In particular, increased recovery of phosphorus in manure and less phosphorus-intensive methods of animal husbandry could enhance the phosphorus sustainability of the developing world's dietary transition towards a more meat and calorie intensive state.

Another study estimates that if residual soil phosphorus was taken into account (which has accumulated between 1965 and 2007), the use of manure and mineral phosphorus fertiliser to meet crop requirements is between 1.68 and 2.08×107 tonnes of phosphorus, while estimates that do not include residual soil phosphorus are 50 per cent higher. This is more than the amount of phosphorus required for the researchers' "vegetarian and low population growth" scenario without a change in PUE, indicating that both farm phosphorus management and diet mitigation will be important strategies in the future.

However, PUE alone will not ensure long-term sustainability for phosphorus management. Diet modulation can reduce phosphorus demand throughout the food production and processing chain, and thus can be an important addition to phosphorus management shifts at the farm level.

Synergies between phosphorus sustainability and other sustainability priorities may be key to implementing change. Throughout the food and ecological footprint literature, increases in meat and processed food production are associated with increased environmental impairment. In particular, meat production produces more greenhouse gases (GHG) and requires considerably more fossil fuels, water, land and nitrogen than similar levels of plant-based caloric and protein production. A less phosphorus-intensive diet could thus also help address other sustainability challenges, and conversely, motivations to change diets for a variety of site-specific environmental reasons may help address phosphorus sustainability goals.

Metson and co-authors' calculated demand for phosphorus was similar to the amount of mined phosphorus used as fertiliser.

It is important to note, however, that crop and animal feed requirements are also met by manure application or use of weathered or accumulated phosphorus from the soil. If, for example, phosphorus inputs of pasture and grass feed to animal product phosphorus conversion efficiencies are included, the average global phosphorus footprint is approximately 47 per cent higher than when calculated including only mined phosphorus sources.

Manure application and residual phosphorus, when considered as sources of phosphorus for crops, are higher than the phosphorus requirements Metson and co-authors calculated to meet human diet choices globally. Their estimates of per-capita phosphorus footprints are approximately 50 per cent to 170 per cent higher than in the existing literature.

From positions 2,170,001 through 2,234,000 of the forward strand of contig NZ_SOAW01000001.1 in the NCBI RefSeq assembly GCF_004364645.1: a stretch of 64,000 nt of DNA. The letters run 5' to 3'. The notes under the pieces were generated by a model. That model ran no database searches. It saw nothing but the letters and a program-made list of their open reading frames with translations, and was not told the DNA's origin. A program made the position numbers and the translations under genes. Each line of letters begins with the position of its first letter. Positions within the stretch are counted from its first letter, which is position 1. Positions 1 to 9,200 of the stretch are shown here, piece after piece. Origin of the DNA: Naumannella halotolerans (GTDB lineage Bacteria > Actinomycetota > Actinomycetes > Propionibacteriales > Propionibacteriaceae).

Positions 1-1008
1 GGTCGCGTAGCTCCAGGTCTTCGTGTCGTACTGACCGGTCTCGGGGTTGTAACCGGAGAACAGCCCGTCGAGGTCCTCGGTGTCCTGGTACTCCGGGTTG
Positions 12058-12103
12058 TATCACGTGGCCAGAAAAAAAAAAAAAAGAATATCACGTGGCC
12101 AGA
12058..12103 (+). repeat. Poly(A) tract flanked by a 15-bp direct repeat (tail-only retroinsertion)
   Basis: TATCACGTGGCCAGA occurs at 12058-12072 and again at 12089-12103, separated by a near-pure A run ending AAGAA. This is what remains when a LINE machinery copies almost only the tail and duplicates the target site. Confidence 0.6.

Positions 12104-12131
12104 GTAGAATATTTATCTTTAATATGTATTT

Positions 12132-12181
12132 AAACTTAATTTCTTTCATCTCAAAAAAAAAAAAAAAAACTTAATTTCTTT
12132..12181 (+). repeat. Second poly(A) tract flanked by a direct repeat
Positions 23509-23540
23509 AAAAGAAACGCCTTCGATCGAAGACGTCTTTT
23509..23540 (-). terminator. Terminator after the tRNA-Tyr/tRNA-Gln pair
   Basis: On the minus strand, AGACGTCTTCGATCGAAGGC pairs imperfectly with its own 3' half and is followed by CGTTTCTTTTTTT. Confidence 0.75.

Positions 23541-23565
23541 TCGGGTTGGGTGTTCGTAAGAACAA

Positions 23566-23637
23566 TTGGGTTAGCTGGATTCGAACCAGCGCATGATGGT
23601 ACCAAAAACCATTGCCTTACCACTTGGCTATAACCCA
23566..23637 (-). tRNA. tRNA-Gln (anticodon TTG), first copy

Most of the other studies used human phosphorus excretion data as a base for consumption while Metson and co-authors worked from food availability data, which permitted more detailed temporal and spatial comparisons and the inclusion of the phosphorus required for all crops produced for food, as opposed to relying only on estimated waste through the food system as in previous studies.

This comprehensive approach also permitted a systematic comparison of national food phosphorus requirements as well as analysis of the impact of specific food groups composing the dietary phosphorus footprint, they added.


"Decreasing meat consumption in already high phosphorus-footprint countries could play an important role in sustainable phosphorus management strategies."

Dietary choices have played an important role in the increased demand for mineral phosphorus fertiliser over the past 50 years, concluded Metson and co-authors.

The global phosphorus footprint increased between 1961 and 2007 but the magnitude and direction of these changes varied among countries.

Furthermore, there is a positive correlation between Human Development Index (HDI) and national per-capita food phosphorus footprints, likely because increases in HDI are associated with a more meat-intensive diet.

Because meat consumption is the biggest diet contributor to phosphorus footprints, future meat consumption may play an important role in the demand for phosphorus resources. Decreasing meat consumption in already high phosphorus-footprint countries could play an important role in sustainable phosphorus management strategies, and in synergies with other health and environmental sustainability priorities.


Metson G.S., E.M. Bennett and J.J. Elser. 2012. The role of diet in phosphorus demand. Environmental Research Letters. 7(4) 044043. doi:10.1088/1748-9326/7/4/044043